The radiologic pattern of organized pneumonia is another imaging feature in DRP and is characterized by areas of consolidation typically found in the peripheral or peribronchovascular distribution. This pattern appears to occur in patients treated with immunotherapy, EGFR-TKI, mTOR inhibitors, and anaplastic lymphoma kinase inhibitors.

In contrast, a pattern of radiologically hypersensitive pneumonitis usually occurs after treatment with gefitinib or erlotinib, mTOR inhibitors, and immune checkpoint inhibitors. This pattern features small, ill-defined centrilobular nodules with or without extensive areas of lobular areas or frosted glass opacity.

A radiologic model of diffuse alveolar injury (DAD) also shows bilateral areas of frosted glass opacity as well as “airspace-dependent consolidation with traction bronchiectasis” on the chest CT scan, which increases with the progression of disease. The radiologic DAD profile may occur in patients treated with EGFR-TKIs, immune checkpoint inhibitors, or anaplastic lymphoma kinase inhibitors. In many cases, this pattern is associated with serious clinical outcomes.

The panel also described the radiologic pattern of simple pulmonary eosinophilia as a “simple pulmonary eosinophilia pattern” characterized by “non-segmental consolidation or ground glass opacity which may be unilateral or bilateral”. The prognosis associated with this CT model is generally excellent, with spontaneous resolution commonly seen within 4 weeks.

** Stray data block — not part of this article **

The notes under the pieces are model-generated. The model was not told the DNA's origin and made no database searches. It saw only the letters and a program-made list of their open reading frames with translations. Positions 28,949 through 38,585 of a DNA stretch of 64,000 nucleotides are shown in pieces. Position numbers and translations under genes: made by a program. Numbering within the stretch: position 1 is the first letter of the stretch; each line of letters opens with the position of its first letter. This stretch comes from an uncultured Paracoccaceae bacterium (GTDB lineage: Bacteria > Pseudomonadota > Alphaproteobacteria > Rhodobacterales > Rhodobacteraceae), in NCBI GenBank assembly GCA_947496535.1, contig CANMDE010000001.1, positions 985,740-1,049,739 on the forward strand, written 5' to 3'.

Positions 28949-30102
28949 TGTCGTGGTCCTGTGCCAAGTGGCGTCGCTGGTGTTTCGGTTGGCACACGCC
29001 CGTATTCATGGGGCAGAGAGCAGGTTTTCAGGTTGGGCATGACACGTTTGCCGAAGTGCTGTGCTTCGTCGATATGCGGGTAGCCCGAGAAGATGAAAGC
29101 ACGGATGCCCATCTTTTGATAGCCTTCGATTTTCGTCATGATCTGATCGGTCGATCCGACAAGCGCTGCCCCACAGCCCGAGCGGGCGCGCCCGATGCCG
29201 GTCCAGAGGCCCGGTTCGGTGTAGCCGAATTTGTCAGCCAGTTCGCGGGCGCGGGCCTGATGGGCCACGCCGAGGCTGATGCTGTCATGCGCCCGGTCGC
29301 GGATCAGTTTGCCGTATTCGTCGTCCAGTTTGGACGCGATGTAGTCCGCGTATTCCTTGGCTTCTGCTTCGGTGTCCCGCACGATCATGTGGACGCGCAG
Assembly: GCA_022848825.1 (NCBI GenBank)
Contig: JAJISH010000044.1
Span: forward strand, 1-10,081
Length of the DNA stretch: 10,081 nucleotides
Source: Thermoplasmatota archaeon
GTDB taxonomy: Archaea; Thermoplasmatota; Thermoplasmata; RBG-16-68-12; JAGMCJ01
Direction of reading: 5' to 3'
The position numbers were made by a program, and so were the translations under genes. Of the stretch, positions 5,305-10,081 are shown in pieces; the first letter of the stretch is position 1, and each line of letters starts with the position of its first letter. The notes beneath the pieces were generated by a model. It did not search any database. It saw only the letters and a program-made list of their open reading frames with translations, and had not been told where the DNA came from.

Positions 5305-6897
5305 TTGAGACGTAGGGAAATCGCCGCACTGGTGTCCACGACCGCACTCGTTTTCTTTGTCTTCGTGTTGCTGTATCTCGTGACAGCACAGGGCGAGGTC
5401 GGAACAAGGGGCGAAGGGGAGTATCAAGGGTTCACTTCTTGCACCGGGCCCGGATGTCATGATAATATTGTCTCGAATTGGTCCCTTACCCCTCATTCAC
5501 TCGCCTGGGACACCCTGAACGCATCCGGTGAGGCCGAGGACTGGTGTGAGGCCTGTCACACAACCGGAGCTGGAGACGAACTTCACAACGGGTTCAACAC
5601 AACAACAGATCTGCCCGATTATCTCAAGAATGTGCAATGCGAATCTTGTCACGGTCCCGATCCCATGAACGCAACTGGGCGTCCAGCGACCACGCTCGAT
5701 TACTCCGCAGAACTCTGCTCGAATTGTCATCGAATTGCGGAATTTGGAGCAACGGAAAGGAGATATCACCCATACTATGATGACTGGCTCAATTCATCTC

Proposal of diagnostic criteria

Based on the previously proposed diagnostic criteria for DRP as well as the challenges associated with stopping and restarting a drug in certain settings, the Fleischner Society panel provides the following diagnostic criteria for DRP:

  • Newly identified pulmonary parenchymal opacities on CT / chest x-ray (common bilateral non-segmental distribution)
  • Temporal association of presentation with onset of systemic therapy
  • Exclusion of other possible / probable causes

Management

In terms of management, the panel stressed the importance of early diagnosis and rapid cessation of the offending agent. A multidisciplinary approach to care could be based on discussions between clinicians, pathologists and radiologists. The panel also highlighted the use of glucocorticoids as a common method to resolve lung damage, especially in severe cases of DRP. Patients with severe DRP often require hospitalization, at least for initial treatment and subsequent monitoring. Other supportive management measures include the use of supplemental oxygen as well as the support of a non-invasive and / or invasive mechanical ventilator.

Disclosure: Several study authors declared affiliations with the pharmaceutical industry. Please see the original reference for a full list of author disclosures.

Reference

Johkoh T, Lee KS, Nishino M, et al. Thoracic CT diagnosis and clinical management of drug-related pneumonia in patients receiving molecular targeting agents and immune checkpoint inhibitors: a position paper from the Fleischner Society. CHEST. Published online January 9, 2021. doi: 10.1016 / j.chest.2020.11.027